• Trying to sell me something, or push something on me that I either don’t want or don’t care about. Again, this is about establishing relationships. It’s a two-way street. If it’s something that’s only for your benefit, then I don’t want anything to do with you.

In a nutshell, if you’re looking to connect with someone over LinkedIn, always include a note that explains your relationship with that person. I guarantee that you will increase your chances that he or she will connect with you, and your networking experience will go much better.

The #Coronavirus chronicles, part 14: Learning a new language #COVID19

When the COVID-19 crisis is over, if someone asks you, “what did you do to improve yourself during the crisis,” how will you answer? For me, personally, I’ll be able to say that I started my own business, I started running more, and I did an online presentation. (Hopefully, I’ll also be able to include that I got a new job, I upgraded my laptop, and I got back into music recording again!)

One thing that has been on my bucket list for some time is to learn a new language. I took three years of German in high school (and a semester in college), but I haven’t practiced it in quite some time, and I’ve very rarely had chances to use it. I haven’t had many practical uses for it. On the other hand, when my wife and I went on vacation up to Québec a few years ago, I found myself wishing that I could speak French. (Besides, France is on my bucket list of places I’d like to visit.) Likewise, I like to frequent Koreatown whenever I’m in New York City, and as a Korean-American, I figured that it would make sense for me to learn my own ancestral language. My grandmother tried to teach me while I was growing up, but she spoke almost no English, and it was hard for me to pick up. As I often tell people, my knowledge of Korean comes from what little my grandmother tried to teach me, and from M*A*S*H reruns.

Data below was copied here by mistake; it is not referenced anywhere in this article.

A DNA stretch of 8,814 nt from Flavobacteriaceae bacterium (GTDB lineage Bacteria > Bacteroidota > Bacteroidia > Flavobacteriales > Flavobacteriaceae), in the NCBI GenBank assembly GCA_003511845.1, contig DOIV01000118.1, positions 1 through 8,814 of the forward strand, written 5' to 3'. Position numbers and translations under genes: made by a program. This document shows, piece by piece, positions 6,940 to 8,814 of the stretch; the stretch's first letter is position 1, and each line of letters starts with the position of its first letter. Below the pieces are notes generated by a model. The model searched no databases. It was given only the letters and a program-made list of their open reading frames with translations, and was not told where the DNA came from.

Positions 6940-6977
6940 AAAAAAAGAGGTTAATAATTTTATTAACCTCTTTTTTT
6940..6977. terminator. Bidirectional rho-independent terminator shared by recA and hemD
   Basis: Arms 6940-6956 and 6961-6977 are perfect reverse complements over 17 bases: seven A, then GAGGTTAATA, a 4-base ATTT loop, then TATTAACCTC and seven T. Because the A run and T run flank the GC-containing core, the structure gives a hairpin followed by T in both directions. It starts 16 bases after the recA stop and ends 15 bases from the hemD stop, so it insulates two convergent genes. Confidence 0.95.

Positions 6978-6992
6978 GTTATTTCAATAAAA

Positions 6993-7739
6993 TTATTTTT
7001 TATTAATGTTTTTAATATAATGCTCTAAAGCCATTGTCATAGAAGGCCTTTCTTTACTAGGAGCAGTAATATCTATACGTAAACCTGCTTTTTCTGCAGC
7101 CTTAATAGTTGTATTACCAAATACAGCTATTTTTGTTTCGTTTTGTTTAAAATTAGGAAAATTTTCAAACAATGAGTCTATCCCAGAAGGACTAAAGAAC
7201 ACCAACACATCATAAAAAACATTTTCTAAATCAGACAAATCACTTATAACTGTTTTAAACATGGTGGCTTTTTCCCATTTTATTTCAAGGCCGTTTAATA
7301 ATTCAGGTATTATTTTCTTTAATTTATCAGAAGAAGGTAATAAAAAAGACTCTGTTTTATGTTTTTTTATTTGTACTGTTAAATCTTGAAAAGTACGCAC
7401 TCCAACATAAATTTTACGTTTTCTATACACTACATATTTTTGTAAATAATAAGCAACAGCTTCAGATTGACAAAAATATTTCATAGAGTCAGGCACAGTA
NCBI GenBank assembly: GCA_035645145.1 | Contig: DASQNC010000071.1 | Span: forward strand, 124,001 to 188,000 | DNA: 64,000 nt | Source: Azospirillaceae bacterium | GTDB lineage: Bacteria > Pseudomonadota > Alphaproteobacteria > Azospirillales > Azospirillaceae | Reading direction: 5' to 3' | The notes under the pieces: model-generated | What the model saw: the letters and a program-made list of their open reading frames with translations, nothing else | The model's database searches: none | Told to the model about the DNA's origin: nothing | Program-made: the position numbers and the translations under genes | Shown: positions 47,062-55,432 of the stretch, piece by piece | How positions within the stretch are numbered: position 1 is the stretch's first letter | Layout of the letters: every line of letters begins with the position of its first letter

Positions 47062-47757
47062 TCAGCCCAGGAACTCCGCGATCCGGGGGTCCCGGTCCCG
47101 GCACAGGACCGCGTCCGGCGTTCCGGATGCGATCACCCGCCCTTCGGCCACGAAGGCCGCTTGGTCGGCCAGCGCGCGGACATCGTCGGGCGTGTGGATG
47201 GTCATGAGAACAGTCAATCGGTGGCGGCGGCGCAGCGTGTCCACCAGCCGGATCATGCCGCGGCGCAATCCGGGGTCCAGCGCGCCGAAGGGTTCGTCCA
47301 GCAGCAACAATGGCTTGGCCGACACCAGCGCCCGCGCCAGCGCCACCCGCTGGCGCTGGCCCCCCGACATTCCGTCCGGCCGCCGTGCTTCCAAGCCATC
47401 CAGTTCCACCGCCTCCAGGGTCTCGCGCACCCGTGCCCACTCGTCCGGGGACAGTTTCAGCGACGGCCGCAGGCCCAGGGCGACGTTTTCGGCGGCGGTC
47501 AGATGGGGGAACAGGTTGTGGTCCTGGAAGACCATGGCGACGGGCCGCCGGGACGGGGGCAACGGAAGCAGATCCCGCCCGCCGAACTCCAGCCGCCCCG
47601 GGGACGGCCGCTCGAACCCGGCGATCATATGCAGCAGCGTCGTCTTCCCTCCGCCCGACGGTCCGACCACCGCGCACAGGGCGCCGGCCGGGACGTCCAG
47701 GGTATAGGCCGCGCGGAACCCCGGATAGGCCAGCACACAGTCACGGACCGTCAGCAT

I’ve heard good things about Babbel, so I decided to look there. Unfortunately, Korean is not one of the language options that they offer. However, they do offer a number of others. I figure maybe French and Spanish might be a couple of good ones, and I can brush up on my German. I had also heard about language programs costing hundreds of dollars — another reason why I’d never pursued this earlier — but when I looked at Babbel, I saw that they had monthly subscriptions for reasonable prices.

So, I’m looking into it. Maybe by the time the COVID-19 crisis is over, when someone asks me what I did, I’ll be able to say that “J’ai appris une nouvelle langue.

The #Coronavirus chronicles, part 13: Running for my life #COVID19

I’ll admit that the COVID-19 crisis has had me fall into some bad habits. This morning, I decided to address one of them.

Since gyms have been shut down due to the crisis, I have fallen off the wagon when it comes to my CrossFit workouts. I’ve been doing a lot of sitting on my duff. Since I work in IT, it’s the nature of the beast and a job hazard. I woke up this morning to a sunny morning (for once — we’ve had a lot of rain, sunny days have been few and far between, and it’s directly affected my mood, not to mention my motivation), and decided to do something.